0

I want to remove all files and dirs except for certain files whose names I want to specify. Is there any PHP script that can help me?

Here is an example:

Dir name:

/home/root/database/

files in "database" dir are:

  [include]
   [img]
  [file]
  index.php
  index.html
 .htaccess
 index.jpg
 index.png
  readme.txt
  video.mp4
  music.mp3

I want to remove all files except .htaccess and index.php and the [file] dir.

Is there any command that can save these files and remove the other files or any php code?

closed as off-topic by muru, Thomas, Eric Carvalho, user535733, Amith KK Jul 13 '18 at 14:40

This question appears to be off-topic. The users who voted to close gave this specific reason:

  • "This is not about Ubuntu. Questions about other Linux distributions can be asked on Unix & Linux, those about Windows on Super User, those about Apple products on Ask Different and generic programming questions on Stack Overflow." – muru, Thomas, Eric Carvalho, user535733, Amith KK
If this question can be reworded to fit the rules in the help center, please edit the question.

  • Is PHP even capable of deleting files? What’s the reason you’re mentioning a PHP script? – dessert Jul 12 '18 at 22:20
  • 1
    Do you have command line access to this account? – Skaperen Jul 12 '18 at 22:50
3

Command line

First make a copy of all:

tar -cf /to/a/save/place/PHP_backup.tar *

where /to/a/save/place is any directory not in that path.

Now you can use the following command:

rm -rv !(.htaccess|index.php|file)

delete files from php

If you have to use php, you can take this funtion and modify it to leave the wanted files and dir.

  • 1
    Why not just tar -cf /ta/a/safe/place/backup.tar * in the first place? Extended pattern matching operators like !(…) need the extglob shell option enabled, which it may not be by default (test for that with bash -O|grep extglob) – run shopt -s extglob to enable it. – dessert Jul 12 '18 at 22:00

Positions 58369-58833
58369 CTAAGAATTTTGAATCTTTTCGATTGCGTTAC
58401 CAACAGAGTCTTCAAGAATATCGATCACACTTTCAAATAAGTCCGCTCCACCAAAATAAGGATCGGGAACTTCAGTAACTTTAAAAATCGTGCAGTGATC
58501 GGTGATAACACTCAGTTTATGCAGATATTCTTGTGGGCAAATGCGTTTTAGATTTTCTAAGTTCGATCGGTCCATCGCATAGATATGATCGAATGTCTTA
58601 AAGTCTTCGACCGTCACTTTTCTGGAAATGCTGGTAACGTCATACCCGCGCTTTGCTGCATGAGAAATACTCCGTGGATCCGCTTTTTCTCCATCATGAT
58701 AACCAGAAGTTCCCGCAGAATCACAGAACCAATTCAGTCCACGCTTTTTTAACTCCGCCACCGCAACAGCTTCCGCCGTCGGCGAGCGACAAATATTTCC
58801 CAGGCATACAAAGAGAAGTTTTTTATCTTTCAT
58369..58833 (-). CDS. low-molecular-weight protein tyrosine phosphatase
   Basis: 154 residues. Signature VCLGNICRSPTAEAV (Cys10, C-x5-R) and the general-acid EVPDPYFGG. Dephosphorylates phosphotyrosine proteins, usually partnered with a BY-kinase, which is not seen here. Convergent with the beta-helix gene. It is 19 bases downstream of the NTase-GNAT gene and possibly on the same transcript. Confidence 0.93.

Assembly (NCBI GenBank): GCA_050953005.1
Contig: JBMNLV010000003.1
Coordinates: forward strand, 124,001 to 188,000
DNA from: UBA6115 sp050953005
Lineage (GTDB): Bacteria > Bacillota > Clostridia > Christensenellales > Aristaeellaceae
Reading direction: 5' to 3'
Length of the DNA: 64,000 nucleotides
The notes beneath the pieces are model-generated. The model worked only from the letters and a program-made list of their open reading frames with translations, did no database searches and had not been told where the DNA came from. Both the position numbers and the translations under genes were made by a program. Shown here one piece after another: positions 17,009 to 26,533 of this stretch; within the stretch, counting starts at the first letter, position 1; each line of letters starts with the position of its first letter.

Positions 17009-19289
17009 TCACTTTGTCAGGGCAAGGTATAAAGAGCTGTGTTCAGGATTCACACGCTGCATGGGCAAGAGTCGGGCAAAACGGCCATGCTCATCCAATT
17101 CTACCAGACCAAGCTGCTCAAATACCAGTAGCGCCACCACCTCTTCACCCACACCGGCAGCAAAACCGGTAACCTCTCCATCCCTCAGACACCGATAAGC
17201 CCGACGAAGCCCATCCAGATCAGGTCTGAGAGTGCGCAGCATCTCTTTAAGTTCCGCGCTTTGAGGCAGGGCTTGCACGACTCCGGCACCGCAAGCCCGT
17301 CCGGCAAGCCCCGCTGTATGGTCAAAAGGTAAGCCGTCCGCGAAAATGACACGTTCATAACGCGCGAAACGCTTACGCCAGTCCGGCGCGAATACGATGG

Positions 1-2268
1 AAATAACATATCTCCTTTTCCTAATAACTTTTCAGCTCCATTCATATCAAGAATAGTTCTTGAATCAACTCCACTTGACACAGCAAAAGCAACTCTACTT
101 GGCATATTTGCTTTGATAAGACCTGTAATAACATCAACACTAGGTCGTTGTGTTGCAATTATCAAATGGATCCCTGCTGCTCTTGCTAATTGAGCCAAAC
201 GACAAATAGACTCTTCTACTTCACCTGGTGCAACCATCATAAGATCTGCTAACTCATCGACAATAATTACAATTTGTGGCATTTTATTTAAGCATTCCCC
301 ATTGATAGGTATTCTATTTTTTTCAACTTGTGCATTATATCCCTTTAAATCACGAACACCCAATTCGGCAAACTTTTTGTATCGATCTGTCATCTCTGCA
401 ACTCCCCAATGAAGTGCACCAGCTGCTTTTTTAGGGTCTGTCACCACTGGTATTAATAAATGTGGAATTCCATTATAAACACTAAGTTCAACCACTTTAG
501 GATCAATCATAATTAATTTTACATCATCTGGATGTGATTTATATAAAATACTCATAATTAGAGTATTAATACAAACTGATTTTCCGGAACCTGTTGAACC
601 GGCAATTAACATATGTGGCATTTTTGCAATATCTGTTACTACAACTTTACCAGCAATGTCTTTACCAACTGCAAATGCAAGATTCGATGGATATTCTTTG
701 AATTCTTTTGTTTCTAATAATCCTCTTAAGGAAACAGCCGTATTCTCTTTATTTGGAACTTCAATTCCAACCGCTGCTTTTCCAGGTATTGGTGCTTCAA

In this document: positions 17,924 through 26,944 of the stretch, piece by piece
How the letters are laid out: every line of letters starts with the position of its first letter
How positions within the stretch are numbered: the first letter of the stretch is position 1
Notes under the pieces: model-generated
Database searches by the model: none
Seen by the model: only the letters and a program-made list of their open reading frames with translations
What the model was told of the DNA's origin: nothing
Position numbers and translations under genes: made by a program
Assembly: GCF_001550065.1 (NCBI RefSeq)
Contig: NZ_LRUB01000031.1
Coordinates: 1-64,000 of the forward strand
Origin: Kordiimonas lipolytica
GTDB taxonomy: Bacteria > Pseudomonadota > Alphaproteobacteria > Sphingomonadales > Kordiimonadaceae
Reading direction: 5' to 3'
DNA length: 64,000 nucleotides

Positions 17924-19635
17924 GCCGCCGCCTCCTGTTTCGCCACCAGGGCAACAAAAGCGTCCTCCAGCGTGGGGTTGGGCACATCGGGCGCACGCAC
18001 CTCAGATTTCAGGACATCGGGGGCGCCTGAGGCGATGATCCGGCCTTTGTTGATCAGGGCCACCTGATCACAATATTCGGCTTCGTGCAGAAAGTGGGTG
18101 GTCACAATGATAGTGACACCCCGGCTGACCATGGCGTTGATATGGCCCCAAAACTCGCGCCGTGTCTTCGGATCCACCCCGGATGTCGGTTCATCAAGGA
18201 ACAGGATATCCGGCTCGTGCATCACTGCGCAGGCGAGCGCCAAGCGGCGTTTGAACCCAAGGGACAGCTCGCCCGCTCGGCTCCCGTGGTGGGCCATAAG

• yes of course! ;) forgot – abu_bua Jul 12 '18 at 22:07
  • @dessert checked bash -O , is off , and it works too? – abu_bua Jul 12 '18 at 22:10
  • You misunderstood me, bash -O shows what is the default on your system, without reading .bashrc and the like, to show your current setting run shopt extglob (without -s). – dessert Jul 12 '18 at 22:11
  • 2
    @dessert you are right! every day bash surprise me with another feature. – abu_bua Jul 12 '18 at 22:13
2

the trash command from trash-cli is very handy for this type of thing. It's available in the universe repository and you can install it if you don't have it with the command sudo apt install trash-cli

Once installed you can simply issue the command

trash !(.htaccess|index.php|file) which tells it to trash everything not matching what is in the parenthesis. In this case .htaccess , index.php and the directory file.

Of course this requires extended pattern matching to be turned on with shopt -s extglob as mentioned by dessert in this comment

There really is no need to backup everything in a tar file with this approach as everything you trash will be in the trash bin and if you make a mistake you can recover with restore-trash and selecting the corresponding file or directory that you wish to restore.

If you must have PHP see unlink.

This answer was inspired in part by this one

Not the answer you're looking for? Browse other questions tagged or ask your own question.